When a sale or transfer of a digital currency occurs, the issue is whether GST is applicable on that transaction if the supplier is GST registered, and if the supplier is not GST registered, whether the value of the transaction should be considered in determining the requirement to compulsorily register for GST.

To address these issues, the starting point is to ascertain the following:

  • is the sale or transfer of a digital token a taxable supply?
  • if yes, is it a supply of goods or is it a supply of services?

Current Position on Virtual Currencies

In 2014, the Inland Revenue Authority of Singapore (IRAS) posted on their website that the supply of virtual currencies will be treated as a taxable supply of services.

While the term “virtual currencies” was not explicitly defined by the IRAS, the understanding is that all types of cryptocurrencies and digital tokens will be treated the same for GST purposes. In the same update by the IRAS on their website, it was clarified that virtual currencies will not be considered as “money” for GST purposes.

This means that, unless a transaction qualifies as zero-rated, GST at 7% will be applicable on the supply of virtual currencies made by a GST-registered person. It should be noted that this GST treatment was aimed primarily at virtual currencies that are used as a medium of exchange, since digital tokens that qualify as equity or debt securities (e.g. a security token) may be exempt from GST under the Fourth Schedule to the GST Act.

The practical issue with this tax treatment is that transactions in virtual currencies which function as a medium of exchange could give rise to “double taxation” for a consumer who is not able to claim the input GST; i.e., GST will be incurred twice by the same person—when he purchases the virtual currency from a GST-registered person and again when the virtual currency is used to purchase goods or services from a GST-registered person. It could also give rise to a cascading effect where the digital tokens change hands frequently.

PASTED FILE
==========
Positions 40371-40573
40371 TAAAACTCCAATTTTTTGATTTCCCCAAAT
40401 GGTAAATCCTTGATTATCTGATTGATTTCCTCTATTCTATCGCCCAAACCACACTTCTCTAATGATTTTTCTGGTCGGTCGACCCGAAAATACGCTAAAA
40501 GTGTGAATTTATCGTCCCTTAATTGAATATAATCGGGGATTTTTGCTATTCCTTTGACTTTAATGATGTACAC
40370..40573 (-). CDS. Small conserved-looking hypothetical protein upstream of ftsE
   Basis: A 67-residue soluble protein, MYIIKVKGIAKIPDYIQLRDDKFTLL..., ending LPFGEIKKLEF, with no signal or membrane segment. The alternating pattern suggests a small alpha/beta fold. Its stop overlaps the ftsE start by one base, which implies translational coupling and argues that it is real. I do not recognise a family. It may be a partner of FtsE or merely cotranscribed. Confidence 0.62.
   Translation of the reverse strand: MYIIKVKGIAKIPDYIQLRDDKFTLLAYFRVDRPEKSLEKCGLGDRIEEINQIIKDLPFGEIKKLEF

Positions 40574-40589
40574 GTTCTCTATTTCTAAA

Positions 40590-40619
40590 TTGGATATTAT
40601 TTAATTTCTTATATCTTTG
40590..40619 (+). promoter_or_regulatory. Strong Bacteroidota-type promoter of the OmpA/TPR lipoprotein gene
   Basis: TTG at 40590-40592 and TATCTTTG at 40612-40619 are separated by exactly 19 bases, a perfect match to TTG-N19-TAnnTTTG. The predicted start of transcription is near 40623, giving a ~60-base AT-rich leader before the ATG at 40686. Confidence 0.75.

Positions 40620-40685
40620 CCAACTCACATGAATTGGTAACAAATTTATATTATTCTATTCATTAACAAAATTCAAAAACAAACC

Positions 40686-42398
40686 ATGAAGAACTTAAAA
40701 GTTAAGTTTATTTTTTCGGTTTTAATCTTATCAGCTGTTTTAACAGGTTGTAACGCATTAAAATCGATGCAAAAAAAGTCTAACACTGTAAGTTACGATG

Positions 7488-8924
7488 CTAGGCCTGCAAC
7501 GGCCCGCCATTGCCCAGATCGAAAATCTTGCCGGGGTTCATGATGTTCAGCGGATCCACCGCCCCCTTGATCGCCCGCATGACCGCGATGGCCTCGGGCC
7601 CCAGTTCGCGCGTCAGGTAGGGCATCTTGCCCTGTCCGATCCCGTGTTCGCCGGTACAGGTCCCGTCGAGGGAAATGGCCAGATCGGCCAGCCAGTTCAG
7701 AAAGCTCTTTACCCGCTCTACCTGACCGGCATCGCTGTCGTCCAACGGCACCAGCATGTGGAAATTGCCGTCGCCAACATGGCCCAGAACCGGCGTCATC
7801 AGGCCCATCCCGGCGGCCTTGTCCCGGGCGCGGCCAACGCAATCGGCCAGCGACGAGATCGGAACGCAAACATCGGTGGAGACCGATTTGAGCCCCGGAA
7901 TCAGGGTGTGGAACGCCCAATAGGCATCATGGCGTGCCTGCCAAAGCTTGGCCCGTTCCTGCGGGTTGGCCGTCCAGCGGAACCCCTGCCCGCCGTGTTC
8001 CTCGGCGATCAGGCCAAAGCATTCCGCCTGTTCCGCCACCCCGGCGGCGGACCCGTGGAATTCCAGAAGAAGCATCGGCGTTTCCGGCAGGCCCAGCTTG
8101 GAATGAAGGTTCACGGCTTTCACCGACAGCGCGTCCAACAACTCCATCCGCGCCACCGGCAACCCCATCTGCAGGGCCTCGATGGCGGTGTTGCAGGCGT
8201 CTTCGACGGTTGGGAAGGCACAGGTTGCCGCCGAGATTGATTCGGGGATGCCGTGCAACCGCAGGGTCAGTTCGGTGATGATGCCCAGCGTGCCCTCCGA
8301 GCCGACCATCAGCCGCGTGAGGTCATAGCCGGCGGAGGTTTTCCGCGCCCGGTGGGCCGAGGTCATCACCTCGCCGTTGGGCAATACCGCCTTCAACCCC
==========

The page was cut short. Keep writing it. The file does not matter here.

New Guidelines on GST Treatment of Digital Payment Tokens

The IRAS issued an e-Tax Guide titled “GST: Digital Payment Tokens” on November 19, 2019 (the “tax guide”) to update its position regarding the treatment of digital payment tokens.

In the tax guide, acknowledging that subjecting digital tokens that function or are used as a medium of exchange to GST may give rise to “double taxation,” the IRAS made the following changes that will come into effect from January 1, 2020:

  • The supply of digital payment tokens as consideration in a transaction, other than for a supply of money or digital tokens, will no longer be treated as a supply of goods or services.
  • The exchange of digital payment tokens for fiat currency or other digital payment tokens, and the provision of any loan, advance or credit of digital payment tokens will be treated as an exempt supply.

These changes will align the GST treatment of digital payment tokens with fiat currency, mitigating the problem of buyers of digital payment tokens suffering GST twice.

The implications of this change are: